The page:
Note from Keith: Water is everywhere. It falls out of the sky on a regular basis. Dirt is pretty common too. Look down; chances are good you’ll see some dirt. Get water and dirt together, which happens a lot, and of course, you have mud. In the house it appears automatically, even magically. I find myself asking, how did mud get there? And most of the time, there’s no possible way it could be there, but there it is, in spite of the fact that it’s impossible. Mud doesn’t care. It’s immutable, enigmatic, and apparently can move about freely on it’s own.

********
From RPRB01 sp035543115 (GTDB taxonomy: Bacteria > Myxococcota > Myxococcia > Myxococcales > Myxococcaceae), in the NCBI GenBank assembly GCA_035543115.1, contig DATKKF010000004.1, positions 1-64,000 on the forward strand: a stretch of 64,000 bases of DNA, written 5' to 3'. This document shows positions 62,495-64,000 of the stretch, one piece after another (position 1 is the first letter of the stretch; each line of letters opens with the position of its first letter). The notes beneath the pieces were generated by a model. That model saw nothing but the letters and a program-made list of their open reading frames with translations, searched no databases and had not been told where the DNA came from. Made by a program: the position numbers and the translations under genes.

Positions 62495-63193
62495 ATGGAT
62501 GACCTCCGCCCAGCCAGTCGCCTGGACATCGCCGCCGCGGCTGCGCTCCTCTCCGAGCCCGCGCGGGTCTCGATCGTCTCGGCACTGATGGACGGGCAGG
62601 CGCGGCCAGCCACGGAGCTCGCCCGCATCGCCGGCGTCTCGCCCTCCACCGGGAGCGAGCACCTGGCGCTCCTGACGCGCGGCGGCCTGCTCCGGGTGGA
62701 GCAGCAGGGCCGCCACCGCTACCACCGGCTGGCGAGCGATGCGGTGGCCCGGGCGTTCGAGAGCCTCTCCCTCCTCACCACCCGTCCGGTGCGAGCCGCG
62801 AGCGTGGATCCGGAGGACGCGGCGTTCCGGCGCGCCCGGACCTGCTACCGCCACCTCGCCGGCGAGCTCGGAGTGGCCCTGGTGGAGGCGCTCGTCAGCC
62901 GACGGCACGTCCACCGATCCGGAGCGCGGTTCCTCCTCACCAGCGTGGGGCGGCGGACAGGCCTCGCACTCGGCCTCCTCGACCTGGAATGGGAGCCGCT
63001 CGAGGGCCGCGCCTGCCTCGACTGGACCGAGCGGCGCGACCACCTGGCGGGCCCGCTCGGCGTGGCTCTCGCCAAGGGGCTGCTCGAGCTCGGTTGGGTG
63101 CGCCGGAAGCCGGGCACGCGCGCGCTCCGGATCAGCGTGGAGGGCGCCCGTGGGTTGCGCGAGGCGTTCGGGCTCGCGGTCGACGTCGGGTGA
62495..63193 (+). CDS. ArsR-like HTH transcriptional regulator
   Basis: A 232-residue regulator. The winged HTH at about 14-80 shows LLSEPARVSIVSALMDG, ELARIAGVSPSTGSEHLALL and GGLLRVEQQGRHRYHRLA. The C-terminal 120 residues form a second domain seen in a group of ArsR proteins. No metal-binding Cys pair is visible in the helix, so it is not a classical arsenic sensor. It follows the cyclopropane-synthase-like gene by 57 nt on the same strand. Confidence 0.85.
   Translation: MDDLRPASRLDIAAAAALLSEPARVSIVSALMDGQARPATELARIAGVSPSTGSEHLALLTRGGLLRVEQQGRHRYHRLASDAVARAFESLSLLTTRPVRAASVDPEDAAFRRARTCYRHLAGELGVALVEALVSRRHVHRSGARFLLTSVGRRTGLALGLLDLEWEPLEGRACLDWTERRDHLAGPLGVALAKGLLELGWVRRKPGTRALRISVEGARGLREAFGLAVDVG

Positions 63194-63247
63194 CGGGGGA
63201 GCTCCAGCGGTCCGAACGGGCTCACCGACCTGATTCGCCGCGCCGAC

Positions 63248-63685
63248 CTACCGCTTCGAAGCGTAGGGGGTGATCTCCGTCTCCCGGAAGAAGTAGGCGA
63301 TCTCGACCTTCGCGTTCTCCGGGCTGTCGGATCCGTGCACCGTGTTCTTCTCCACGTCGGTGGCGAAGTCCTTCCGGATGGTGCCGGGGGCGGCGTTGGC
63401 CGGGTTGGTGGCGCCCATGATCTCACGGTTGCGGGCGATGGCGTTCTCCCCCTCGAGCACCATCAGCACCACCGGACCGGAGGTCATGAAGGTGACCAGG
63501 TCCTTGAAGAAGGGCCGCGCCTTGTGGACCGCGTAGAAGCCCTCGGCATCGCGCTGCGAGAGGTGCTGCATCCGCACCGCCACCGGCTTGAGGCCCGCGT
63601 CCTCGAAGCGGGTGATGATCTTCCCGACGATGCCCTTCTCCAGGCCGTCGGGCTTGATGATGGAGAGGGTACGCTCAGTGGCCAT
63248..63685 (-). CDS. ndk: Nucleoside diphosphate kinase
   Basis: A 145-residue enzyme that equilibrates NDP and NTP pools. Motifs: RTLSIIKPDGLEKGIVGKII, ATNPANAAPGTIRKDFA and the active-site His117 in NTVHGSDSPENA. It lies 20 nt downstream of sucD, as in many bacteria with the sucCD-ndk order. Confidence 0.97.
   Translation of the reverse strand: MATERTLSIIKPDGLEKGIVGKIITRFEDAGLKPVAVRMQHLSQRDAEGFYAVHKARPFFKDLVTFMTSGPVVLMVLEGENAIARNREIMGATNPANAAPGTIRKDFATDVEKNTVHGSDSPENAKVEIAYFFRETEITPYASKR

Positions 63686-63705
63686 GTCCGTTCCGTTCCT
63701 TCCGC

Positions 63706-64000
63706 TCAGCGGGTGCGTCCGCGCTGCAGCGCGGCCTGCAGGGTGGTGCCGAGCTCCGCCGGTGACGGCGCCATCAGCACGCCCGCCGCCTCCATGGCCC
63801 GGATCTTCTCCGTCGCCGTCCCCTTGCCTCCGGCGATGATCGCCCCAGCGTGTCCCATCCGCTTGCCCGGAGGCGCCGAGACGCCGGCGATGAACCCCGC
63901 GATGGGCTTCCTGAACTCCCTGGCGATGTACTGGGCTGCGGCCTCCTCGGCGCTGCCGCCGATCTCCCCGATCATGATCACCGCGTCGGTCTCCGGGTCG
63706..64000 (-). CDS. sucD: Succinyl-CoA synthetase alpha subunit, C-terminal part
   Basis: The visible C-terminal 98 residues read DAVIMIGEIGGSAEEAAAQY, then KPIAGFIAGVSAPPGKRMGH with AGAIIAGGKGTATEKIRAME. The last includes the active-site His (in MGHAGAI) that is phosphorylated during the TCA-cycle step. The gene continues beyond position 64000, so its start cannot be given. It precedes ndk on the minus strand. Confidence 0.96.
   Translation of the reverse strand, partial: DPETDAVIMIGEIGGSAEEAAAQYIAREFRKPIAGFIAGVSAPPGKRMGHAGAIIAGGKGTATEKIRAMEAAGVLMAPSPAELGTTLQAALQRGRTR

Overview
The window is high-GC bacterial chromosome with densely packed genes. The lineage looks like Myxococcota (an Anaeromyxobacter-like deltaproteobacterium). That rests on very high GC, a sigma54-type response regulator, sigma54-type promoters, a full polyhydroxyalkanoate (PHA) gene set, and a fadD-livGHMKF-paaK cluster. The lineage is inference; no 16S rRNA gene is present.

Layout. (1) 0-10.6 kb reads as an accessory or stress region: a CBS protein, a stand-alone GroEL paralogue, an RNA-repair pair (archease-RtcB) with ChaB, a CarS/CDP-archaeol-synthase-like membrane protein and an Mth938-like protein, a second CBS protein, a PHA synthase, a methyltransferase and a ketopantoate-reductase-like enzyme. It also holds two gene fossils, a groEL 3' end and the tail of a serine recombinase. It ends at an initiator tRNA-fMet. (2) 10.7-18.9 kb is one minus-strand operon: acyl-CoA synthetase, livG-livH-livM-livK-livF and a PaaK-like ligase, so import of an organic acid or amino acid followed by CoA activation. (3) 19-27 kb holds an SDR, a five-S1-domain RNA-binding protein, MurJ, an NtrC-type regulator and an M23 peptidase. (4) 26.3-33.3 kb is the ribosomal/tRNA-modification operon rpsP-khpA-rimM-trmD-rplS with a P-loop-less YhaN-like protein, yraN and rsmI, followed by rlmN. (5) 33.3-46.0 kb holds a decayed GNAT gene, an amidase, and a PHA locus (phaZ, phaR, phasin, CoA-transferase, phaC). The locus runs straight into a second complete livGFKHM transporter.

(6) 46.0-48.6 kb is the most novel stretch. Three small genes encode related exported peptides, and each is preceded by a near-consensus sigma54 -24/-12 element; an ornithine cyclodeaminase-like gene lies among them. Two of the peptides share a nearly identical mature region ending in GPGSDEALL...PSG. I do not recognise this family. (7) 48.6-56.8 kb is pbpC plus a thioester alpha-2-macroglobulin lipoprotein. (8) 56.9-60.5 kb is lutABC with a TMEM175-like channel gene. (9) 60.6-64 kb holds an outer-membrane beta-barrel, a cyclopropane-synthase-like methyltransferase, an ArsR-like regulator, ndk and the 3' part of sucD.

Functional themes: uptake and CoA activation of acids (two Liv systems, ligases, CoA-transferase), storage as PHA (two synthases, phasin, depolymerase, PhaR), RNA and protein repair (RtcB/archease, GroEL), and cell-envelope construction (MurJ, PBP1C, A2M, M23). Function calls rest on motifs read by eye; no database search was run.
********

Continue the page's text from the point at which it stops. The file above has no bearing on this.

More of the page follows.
While I tolerate mud’s intrusions into my house, I encourage it to appear in my paintings. Mud is slippery stuff sometimes and can be very difficult to get into a painting. I think mud must be part cat. Of course, I don’t want it laying about the house, and that’s exactly where it wants to be. I do want it in my paintings and no, no, sorry, it can’t be bothered. You have to be Zen when it comes to mud, and cats for that matter too. So, I studied mud — observed how it changes everything it touches, how it comes and goes, where it’s most likely to pop up, the different colors of mud, the different consistencies, its very essence. I became one with the mud, and realized that there’s a little mud in most things. Now, that has a dual meaning, meaning … Realistic colors, especially in a painting like this, all are pulled back a notch or two in purity. The colors have mud in them. It is what makes them appear natural, earthy, and believable. I like to portray mud in paintings too. There is a connection we all have with mud, we all know it, we have felt it, and when we see it, it triggers a powerful response. So, revel in mud, and know there’s a little in all of us. (as I typed that out of his art book … I really can’t understand why he wrote that regarding “Green Rider”, lol!)